CMS Preparing to Issue New Regulations for Rx Drug Plan
CMS plans to issue "broad new regulations" in about 10 days on the Bush administration's plan to issue prescription discount cards to Medicare beneficiaries, CMS Administrator Thomas Scully said yesterday at a congressional briefing sponsored by the Alliance for Health Reform. The Hartford Courant reports that while Scully did not provide specifics, another Medicare official said the regulations would offer additional details on "how the program would work and how savings would be achieved" (MacDonald, Hartford Courant, 11/20). Under the proposed plan, the federal government would approve discount cards issued by pharmacy benefit managers, which would use the purchasing power of Medicare beneficiaries to negotiate with pharmacies and drug makers to reach discounts of between 15% to 25% off of drugs' retail prices (California Healthline, 7/16). Scully said, "The (Bush) administration is going to press forward very hard to get this thing done" (Hartford Courant, 11/20). On Sept. 6, District Court Judge Paul Friedman issued an injunction against the program in response to a lawsuit brought by pharmacist groups alleging that the administration lacks the authority to implement the plan without congressional approval and violated federal rules by drafting the plan without open meetings or a public comment period. Earlier this month, Friedman lifted the injunction that prevented the start of the program (California Healthline, 11/8). However, after lifting the injunction, Friedman issued an "unusual clarifying memo," saying that he stayed the injunction to allow CMS to "revise" the plan. Friedman wrote that the administration was "not pursuing its original plan. Instead (Medicare) will be proposing a new policy on the issue." Scully said the new regulation is intended to comply with the court order. If Friedman approves the regulation, Scully said the program could begin as early as March (Hartford Courant, 11/20).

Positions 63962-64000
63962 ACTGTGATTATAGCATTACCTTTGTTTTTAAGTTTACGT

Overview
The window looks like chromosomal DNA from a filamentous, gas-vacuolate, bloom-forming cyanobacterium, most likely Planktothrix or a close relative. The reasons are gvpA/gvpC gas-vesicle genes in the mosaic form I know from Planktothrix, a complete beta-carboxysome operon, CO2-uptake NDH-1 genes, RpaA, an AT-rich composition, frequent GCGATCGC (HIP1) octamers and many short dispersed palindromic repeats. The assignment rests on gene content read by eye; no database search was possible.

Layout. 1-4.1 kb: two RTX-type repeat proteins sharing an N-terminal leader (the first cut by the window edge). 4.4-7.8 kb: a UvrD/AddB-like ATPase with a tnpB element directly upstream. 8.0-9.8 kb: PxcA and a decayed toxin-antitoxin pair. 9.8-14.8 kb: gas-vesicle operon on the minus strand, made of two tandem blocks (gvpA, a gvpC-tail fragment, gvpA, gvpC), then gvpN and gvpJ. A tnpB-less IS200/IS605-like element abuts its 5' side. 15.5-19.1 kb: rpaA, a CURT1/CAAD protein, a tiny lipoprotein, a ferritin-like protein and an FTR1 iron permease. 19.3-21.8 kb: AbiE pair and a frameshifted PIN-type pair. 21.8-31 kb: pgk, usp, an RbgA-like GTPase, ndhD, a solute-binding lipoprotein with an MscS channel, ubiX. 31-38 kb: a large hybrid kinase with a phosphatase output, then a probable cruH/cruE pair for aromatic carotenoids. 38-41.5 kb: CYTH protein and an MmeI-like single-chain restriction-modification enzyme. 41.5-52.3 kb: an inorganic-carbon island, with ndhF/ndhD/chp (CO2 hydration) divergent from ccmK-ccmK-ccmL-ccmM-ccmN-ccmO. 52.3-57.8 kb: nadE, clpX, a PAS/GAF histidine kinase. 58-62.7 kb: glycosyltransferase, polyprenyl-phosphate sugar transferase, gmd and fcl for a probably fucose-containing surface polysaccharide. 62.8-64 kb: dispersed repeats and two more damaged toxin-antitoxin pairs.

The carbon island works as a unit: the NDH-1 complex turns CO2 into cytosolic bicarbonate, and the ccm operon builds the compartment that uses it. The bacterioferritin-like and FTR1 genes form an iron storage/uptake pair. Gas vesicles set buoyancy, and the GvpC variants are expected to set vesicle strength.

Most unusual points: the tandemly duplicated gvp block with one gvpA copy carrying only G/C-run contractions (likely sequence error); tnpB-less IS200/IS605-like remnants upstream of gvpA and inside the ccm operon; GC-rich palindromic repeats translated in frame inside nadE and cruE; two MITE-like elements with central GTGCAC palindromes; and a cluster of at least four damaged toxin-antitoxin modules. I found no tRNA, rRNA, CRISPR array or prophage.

The National Association of Chain Drug Stores, which brought the lawsuit, also participated in yesterday's forum. NACDS President and CEO Craig Fuller said discount cards typically shift seniors to mail order pharmacies and prevent them from meeting "face-to-face" with a pharmacist. He added, "[N]either the prescription care programs currently in place nor the administration's plan offer real Medicare reform." Instead, Congress should pass a Medicare prescription drug benefit that would offer a "permanent solution" for drug costs for seniors, Fuller said (NACDS release, 11/19). However, Scully said that the administration does not view the discount cards as the "answer to prescription drugs." At yesterday's forum, Scully also "encouraged" Congress to pass legislation that would block any legal attempts to derail the discount card plan (Hartford Courant, 11/20).This is part of the California Healthline Daily Edition, a summary of health policy coverage from major news organizations. Sign up for an email subscription.